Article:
Court stops parole bid for Sundiata Acoli

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Sundiata Acoli #39794-066 (Squire)
FCI Cumberland
Federal Correctional Institution
P.O. BOX 1000
Cumberland, MD 21501

TRENTON, N.J. (AP) – New Jersey’s Supreme Court has put the brakes on the parole bid of a man convicted in the 1973 murder of a state trooper.

The justices on Thursday granted the state attorney general’s request that Sundiata Acoli not be paroled until the court decides whether to hear arguments in his case.

Acoli, then known as Clark Edward Squire, was convicted with current fugitive Joanne Chesimard in the murder of trooper Werner Foerster during a traffic stop on the New Jersey Turnpike.

Chesimard was found guilty but escaped from prison and eventually fled to Cuba, where she was granted asylum by Fidel Castro. She is now living as Assata Shakur and is the first woman placed on the FBI’s Most Wanted Terrorist List.

Last fall, an appeals court reversed a parole board panel’s decision and ordered Acoli released. The attorney general’s office says the court should have sent Acoli’s case to the full parole board for a rehearing. Acoli remains incarcerated.

According to court documents, Acoli’s gun went off during a struggle with Foerster, who had responded as backup after another officer pulled over the car for a broken tail light. The state contended Chesimard shot Trooper James Harper, wounding him, then took Foerster’s gun and shot him twice in the head as he lay on the ground.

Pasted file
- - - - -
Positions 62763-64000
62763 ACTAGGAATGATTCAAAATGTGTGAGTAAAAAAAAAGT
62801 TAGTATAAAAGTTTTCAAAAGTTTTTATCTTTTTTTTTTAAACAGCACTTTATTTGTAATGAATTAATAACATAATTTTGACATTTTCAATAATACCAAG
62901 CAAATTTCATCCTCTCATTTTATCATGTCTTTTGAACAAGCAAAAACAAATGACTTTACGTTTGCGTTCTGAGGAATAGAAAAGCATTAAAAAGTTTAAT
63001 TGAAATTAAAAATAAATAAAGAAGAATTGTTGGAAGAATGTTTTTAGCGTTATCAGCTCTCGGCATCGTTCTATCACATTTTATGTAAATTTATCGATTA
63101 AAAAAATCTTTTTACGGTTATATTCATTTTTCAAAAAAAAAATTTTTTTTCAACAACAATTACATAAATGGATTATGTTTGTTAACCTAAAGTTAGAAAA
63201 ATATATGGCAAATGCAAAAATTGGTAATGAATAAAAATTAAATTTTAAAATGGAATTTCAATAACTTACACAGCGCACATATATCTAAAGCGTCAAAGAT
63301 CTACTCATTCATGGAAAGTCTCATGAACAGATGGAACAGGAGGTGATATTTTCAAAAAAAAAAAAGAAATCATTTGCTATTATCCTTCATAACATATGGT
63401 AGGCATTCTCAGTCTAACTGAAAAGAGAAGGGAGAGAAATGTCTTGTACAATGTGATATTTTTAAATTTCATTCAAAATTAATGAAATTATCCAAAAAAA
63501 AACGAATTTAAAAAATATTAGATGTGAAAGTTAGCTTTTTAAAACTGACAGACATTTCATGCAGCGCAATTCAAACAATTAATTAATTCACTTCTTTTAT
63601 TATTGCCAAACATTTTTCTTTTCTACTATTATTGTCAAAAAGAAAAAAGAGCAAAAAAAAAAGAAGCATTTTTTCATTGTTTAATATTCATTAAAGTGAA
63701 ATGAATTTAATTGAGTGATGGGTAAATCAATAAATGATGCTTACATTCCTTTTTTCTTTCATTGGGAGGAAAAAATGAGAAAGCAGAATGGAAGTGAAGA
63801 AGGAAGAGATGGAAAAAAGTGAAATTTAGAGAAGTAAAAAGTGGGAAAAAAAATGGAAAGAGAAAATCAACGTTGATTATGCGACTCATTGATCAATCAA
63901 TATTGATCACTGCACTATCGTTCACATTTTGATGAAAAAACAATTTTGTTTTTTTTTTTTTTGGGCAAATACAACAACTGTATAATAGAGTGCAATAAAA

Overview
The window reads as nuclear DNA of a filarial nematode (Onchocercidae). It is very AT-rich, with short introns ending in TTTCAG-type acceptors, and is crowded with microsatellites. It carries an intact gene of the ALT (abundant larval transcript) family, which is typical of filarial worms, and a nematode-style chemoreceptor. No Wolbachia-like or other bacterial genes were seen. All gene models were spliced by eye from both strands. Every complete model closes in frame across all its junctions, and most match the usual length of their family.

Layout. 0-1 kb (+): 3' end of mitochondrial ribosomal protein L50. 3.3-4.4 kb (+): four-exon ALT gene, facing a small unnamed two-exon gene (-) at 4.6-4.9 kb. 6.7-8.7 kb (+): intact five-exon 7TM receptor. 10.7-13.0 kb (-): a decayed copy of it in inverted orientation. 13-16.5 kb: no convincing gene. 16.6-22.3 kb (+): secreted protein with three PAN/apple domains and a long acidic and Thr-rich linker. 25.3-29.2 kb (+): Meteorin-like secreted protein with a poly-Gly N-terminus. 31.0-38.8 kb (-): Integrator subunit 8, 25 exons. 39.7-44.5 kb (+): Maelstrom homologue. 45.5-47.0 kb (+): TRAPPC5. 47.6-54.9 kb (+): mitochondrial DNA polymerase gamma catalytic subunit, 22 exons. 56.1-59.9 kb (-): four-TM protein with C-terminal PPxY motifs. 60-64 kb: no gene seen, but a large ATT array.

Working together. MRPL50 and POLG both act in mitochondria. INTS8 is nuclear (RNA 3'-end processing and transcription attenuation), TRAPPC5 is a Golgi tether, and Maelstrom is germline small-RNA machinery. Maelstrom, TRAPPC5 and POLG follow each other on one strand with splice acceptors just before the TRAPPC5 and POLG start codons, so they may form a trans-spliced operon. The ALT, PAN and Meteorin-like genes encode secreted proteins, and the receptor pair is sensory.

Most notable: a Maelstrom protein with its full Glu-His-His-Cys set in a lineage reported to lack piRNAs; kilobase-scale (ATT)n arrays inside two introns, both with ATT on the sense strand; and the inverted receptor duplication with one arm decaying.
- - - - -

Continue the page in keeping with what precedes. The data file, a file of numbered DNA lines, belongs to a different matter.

A third man in the car, James Costen, died from his injuries at the scene.

Acoli has claimed he was grazed by a bullet and blacked out, and couldn’t remember the exact sequence of events. He was sentenced in 1974 to life in prison plus 24 to 30 years. He currently is in prison in Otisville, New York, about 75 miles northwest of New York City.

State police and public officials had hoped that President Barack Obama’s plans to normalize full diplomatic relations with Cuba would lead to Chesimard’s return, but Cuban officials said they have the right to grant asylum to U.S. fugitives.

U.S. Rep. Chris Smith, R-N.J., pressed the State Department on Chesimard at a Thursday hearing of the Foreign Affairs Committee on human rights in Cuba.

Assistant Secretary of State Roberta Jacobson testified that Cuban leaders have “said they are not interested in discussing” Chesimard’s return.

“Let me also say that every time I talk with the Cuban government, I mention the case of JoAnne Chesimard,” Jacobson said. “I’m a daughter of New Jersey. I grew up with this case, and other fugitive cases.”